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Backpack Safety: Take a Load off Your Child's Back with the Right Backpack

Written by Lisa Jillanza

It's almost that time of year again,.back to school! As the new school year approaches, parents and students shopping for back to school supplies are urged to keep backpack safety in mind.

As a child I remember lugging a backpack full of books as well as my cello six blocks to and from school (up-hill both ways of course) without even realizing that this type of weight and stress could have resulted in back-related injuries spanning my entire life.

According to health.msn.com, each year about 6,000 children in the United States experience back-pack related injuries.

At the start of the school year last year, the popular magazine Consumer Reports sent a survey team to a number of schools to find out how much weight kids were lifting , in their backpacks. Parents were shocked to learn that of the students surveyed, the average weight hauled by second-graders was 5.3 pounds, fourth-graders carried 4.6 pounds and sixth-graders averaged a whopping 18.4 pounds.

To help alleviate some of the back pain and stress on your child, health.msn.com suggests that instead of going the “cheap route” or choosing a backpack by the character on it, parents should instead keep the following factors in mind when choosing a backpack:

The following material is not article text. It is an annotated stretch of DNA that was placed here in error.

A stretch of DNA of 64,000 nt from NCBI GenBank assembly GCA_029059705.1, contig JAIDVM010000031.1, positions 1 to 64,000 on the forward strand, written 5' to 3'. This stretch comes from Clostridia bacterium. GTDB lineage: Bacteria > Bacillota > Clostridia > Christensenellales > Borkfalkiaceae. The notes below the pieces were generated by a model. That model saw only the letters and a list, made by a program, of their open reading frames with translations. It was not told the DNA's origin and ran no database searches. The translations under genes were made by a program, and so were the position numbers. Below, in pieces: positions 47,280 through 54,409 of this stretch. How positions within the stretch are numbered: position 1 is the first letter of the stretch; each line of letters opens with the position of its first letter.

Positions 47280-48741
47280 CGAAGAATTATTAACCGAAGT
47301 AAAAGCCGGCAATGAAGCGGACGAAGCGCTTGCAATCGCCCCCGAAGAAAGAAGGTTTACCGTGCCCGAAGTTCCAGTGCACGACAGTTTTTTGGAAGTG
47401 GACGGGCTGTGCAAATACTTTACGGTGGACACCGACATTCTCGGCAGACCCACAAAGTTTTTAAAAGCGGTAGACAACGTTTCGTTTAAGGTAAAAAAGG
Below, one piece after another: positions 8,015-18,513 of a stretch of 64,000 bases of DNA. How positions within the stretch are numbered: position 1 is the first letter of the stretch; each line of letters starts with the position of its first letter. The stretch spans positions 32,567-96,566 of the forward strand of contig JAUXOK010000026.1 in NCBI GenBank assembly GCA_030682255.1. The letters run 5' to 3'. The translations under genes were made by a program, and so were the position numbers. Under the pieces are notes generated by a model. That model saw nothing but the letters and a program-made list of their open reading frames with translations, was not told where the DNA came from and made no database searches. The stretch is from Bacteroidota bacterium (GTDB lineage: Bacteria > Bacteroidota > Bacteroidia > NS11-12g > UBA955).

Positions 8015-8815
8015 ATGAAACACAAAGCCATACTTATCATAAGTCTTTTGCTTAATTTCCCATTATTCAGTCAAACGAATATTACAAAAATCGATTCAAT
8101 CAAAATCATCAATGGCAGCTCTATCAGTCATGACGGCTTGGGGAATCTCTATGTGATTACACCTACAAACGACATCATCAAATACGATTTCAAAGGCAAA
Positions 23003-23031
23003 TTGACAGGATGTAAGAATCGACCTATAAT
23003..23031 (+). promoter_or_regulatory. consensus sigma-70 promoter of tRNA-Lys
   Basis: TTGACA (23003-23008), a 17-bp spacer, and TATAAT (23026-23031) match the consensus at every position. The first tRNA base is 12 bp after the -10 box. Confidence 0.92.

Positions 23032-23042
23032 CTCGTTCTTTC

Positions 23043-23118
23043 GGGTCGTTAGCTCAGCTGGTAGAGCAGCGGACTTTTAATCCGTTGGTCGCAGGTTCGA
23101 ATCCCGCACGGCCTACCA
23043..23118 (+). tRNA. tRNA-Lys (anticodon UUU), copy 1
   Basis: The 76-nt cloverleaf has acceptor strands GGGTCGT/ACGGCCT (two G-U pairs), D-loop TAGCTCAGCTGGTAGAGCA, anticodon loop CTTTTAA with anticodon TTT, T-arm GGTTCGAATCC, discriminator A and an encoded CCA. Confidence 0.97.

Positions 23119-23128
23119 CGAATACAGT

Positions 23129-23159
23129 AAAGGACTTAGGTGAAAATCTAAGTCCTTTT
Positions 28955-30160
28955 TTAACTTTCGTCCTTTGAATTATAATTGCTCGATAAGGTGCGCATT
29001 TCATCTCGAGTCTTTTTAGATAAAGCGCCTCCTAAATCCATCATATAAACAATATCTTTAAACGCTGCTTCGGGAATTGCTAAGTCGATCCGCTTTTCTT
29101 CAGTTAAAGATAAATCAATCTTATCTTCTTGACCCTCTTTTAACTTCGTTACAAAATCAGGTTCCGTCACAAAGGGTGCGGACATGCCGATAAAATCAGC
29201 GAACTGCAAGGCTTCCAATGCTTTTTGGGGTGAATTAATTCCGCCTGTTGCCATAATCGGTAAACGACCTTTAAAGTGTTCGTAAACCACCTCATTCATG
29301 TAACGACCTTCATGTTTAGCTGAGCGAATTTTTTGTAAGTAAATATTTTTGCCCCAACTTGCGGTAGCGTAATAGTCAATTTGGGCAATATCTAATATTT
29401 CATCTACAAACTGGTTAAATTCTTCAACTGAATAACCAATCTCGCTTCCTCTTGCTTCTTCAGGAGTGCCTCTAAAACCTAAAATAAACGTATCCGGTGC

Choose a lightweight backpack that doesn't add too much to your child's load. The pack should have two wide, padded shoulder straps and a padded back that will improve comfort and protect your child from being poked by the sharp points and edges of pencils, pens, rulers and other objects they need to carry.

Shoulder straps anchors should be about 1- to 2- inches below the top of the shoulder and the bottom of the backpack should go along the curve of the lower back. The backpack itself should not fall more than 4 inches below the waist.

Check for good stitching that is able to hold a decent amount of weight.

Select the proper size backpack for your child. It should cover no more than three-quarters of the length of your child's back.

Load backpacks carefully. The maximum weight of a loaded pack should not be more than 15 percent of a child's body weight. Place the heaviest books closest to the back as they require the most body support. If a child has to lean forward to carry a pack, it's too heavy.

Have your child wear the pack correctly. He or she should use both shoulder straps. Carrying a backpack on one shoulder puts too much strain on one side of the upper body. The straps should be snug, but not too tight. If a backpack has a waist strap, use it to help better support the load.